Diving Busselton Jetty

Busselton Jetty is 1.8km long and has it’s own train service to deliver tourists to the end where they can visit the underwater observatory. I wanted to scuba dive the famous jetty and with the nearby Dive Shed having trolley and gear hire I was keen as mustard to get in the water.

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Unfortunately my camera strobe malfunctioned during set-up so I had to improvise by using a torch instead. This meant increasing my ISO settings and opening up the aperture, not what I like doing for underwater shots, but I was stuck with what I had. I put the trusty Canon 100mm macro lens on and started the long walk from the dive shop.

The Dive Shed rent out trolleys to transport your gear to the dive site, and whilst I don’t mind a bit of a walk with my gear I was glad I rented one. The entry pontoon lies 200m from the end of the Jetty, with two well designed ladders for exiting with fins on.

The underwater life lived up to expectation. Whilst many old jetty pylons lie on the floor providing cover for many different critters, corals, and sponges adorn a large proportion of the upright ones. Many of the fish were new to me, being Indian Ocean based but there were a few familiar ones and I was happy to find a number of very colourful nudibranchs(sea slugs). The water was shallow at 8m, allowing along dive but after 2 hours in 19 degree water I was ready to get back in the sunlight to warm up. Visibility was pretty good (over 10m), the only thing you need to be aware of is to keep over 10m away from the underwater observatory (for obvious reasons).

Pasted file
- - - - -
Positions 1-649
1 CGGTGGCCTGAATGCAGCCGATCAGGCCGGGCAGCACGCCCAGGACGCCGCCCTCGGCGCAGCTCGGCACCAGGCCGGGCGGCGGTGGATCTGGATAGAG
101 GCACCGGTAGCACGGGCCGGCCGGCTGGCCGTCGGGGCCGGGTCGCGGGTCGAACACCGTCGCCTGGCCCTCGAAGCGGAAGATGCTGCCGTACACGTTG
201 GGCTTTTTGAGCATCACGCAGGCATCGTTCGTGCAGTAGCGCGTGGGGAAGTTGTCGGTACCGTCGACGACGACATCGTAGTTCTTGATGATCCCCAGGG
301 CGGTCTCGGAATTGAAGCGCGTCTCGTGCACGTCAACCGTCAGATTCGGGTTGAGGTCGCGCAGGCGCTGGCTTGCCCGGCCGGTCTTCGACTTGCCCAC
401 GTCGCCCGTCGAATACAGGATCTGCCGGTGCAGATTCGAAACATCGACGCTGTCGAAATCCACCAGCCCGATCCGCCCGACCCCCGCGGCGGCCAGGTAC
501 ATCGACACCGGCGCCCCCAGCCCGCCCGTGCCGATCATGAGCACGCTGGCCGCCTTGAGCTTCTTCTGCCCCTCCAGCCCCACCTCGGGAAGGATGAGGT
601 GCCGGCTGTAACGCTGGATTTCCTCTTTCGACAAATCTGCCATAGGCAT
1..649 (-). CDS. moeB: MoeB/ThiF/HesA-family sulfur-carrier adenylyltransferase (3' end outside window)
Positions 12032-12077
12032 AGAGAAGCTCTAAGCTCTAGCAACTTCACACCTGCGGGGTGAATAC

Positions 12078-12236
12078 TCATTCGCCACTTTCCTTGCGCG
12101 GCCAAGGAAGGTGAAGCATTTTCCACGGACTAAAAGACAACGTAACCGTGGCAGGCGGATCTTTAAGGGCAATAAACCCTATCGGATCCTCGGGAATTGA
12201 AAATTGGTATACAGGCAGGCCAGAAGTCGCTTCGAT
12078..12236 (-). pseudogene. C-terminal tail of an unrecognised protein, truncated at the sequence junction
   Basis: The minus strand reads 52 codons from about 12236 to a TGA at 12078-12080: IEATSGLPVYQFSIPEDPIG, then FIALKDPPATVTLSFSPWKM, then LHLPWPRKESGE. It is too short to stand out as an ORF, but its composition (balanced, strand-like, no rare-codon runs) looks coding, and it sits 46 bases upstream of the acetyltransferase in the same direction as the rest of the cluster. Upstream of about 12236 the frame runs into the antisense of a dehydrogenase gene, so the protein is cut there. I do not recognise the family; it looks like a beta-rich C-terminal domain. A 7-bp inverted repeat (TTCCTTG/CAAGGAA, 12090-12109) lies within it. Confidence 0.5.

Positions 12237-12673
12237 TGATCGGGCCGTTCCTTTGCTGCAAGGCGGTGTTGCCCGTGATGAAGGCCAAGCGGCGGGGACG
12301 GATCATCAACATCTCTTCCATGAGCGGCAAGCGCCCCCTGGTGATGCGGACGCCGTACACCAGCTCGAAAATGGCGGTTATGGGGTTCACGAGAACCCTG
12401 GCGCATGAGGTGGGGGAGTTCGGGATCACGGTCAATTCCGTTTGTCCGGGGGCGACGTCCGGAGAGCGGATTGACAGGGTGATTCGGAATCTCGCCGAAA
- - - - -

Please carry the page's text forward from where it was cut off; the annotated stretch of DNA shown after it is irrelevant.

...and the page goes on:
A big thumbs up to the Busselton Jetty dive and thanks to The Dive Shed for being so helpful with the gear and briefing of the dive site.

Categories: Adventure, australia, Big Lap, Discover Australia, Explore Australia, Journey Narrative, Natural World, Photography, Photos, Travel, Travel Adventure, West Australia | Tags: , , , , | 4 Comments

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4 thoughts on “Diving Busselton Jetty

  1. Danielle

    Great photo’s John.


  2. leonie morris

    John your pictures are amazing. Don’t understand what you had to do to improvise, but it worked!!!


    • Thanks Leonie. Light gets filtered out rapidly in water. The flash/strobe is used to compensate. Without that to get enough light for the photo you have to have longer exposures, bigger aperture setting or faster film speed. This results in blurred photos (if the fish are fast), less detail due to lack of depth of field, and more grainy, poorer quality photos. Sorry if that has confused more!


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